Duckworth Meets with U.S. Army Combat Veteran that Donald Trump Cruelly Deported
[WASHINGTON, D.C.] — U.S. Senator Tammy Duckworth (D-IL) yesterday met with deported U.S. combat Veteran Miguel Perez, Jr., after he was paroled back into the country following Illinois Governor J.B. Pritzker granting him clemency. Senator Duckworth has worked on Miguel Perez’s case for nearly two years and was active in efforts to stop the Trump Administration from deporting him in the first place, introducing a private bill in February of 2018 to help him remain in the United States. She wrote several letters of support for Perez’s retroactive citizenship application, as well as a letter asking former U.S. Department of Homeland Security (DHS) Secretary Kirstjen Nielson to personally review Perez’s case. After Perez’s deportation, Duckworth spoke out, calling the deportation a “tragic example of what can happen when national immigration policies are based more in hate than on logic and ICE doesn’t feel accountable to anyone.”
“Miguel Perez never should have been deported by the country he fought to defend,” Duckworth said. “It was an honor to finally meet him after working for nearly two years to ensure he can become a citizen of the country he loves and considers home. I hope that one day soon I’ll be able to call him a fellow American.”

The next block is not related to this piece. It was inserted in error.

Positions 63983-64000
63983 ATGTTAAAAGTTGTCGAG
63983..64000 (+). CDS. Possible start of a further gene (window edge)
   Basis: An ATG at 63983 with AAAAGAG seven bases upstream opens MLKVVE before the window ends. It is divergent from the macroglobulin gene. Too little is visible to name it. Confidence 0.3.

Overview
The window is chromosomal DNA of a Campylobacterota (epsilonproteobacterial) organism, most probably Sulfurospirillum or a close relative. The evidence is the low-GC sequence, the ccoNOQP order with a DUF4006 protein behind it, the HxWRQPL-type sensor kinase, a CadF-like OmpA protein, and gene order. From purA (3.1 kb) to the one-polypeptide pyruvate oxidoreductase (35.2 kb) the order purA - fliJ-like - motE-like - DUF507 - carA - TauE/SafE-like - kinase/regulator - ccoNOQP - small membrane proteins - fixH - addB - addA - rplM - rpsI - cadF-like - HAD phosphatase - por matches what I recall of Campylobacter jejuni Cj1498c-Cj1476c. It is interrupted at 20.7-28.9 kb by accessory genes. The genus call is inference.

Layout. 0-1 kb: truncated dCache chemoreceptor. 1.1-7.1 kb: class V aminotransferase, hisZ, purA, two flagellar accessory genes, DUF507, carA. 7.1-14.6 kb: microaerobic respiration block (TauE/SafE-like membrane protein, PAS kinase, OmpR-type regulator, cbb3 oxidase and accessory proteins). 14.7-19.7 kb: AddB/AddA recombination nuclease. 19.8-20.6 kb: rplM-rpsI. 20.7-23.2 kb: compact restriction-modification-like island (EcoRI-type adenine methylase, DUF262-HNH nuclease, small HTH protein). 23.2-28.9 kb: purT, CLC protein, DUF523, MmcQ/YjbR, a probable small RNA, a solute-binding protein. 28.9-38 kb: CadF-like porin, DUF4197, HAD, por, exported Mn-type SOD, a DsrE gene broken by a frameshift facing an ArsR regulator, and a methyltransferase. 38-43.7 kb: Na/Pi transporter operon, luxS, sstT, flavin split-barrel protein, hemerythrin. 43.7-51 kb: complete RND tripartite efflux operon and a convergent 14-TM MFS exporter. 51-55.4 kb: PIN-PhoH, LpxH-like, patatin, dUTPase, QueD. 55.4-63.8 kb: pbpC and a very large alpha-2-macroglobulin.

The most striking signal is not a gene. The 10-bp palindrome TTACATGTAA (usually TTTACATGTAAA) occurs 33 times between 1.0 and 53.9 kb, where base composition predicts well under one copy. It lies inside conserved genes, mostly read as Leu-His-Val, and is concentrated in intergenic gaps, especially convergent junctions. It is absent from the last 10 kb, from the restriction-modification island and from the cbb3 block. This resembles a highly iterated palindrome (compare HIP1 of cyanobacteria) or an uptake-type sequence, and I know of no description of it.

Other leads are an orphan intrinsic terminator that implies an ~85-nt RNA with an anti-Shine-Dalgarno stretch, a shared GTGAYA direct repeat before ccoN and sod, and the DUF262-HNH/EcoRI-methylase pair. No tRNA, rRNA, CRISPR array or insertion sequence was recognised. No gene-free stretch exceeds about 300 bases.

Perez served two tours of duty in Afghanistan and lived in the United States as a Legal Permanent Resident since the age of 11. Once Perez returned to the United States from duty, the U.S. Department of Veterans Affairs (VA) diagnosed him with service-connected Post-Traumatic Stress Disorder (PTSD). Lacking proper care for his condition, Perez self-medicated with drugs and alcohol following his military discharge in 2004, which eventually resulted in his arrest for non-violent drug crimes in 2008. Despite serving his sentence, his long-time status as a Legal Permanent Resident and a record of military service that should have enabled him to become a citizen, he was stripped of his legal status and eventually deported to Mexico by the Trump Administration.
Earlier this year, on the one-year anniversary of Perez’s deportation, Duckworth re-introduced three bills to protect and support Veterans and servicemembers. Her proposals—the Veterans Visa and Protection Act, HOPE Act and I-VETS Act—would prohibit the deportation of Veterans who are not violent offenders, give legal permanent residents a path to citizenship through military service and strengthen VA healthcare services for Veterans.
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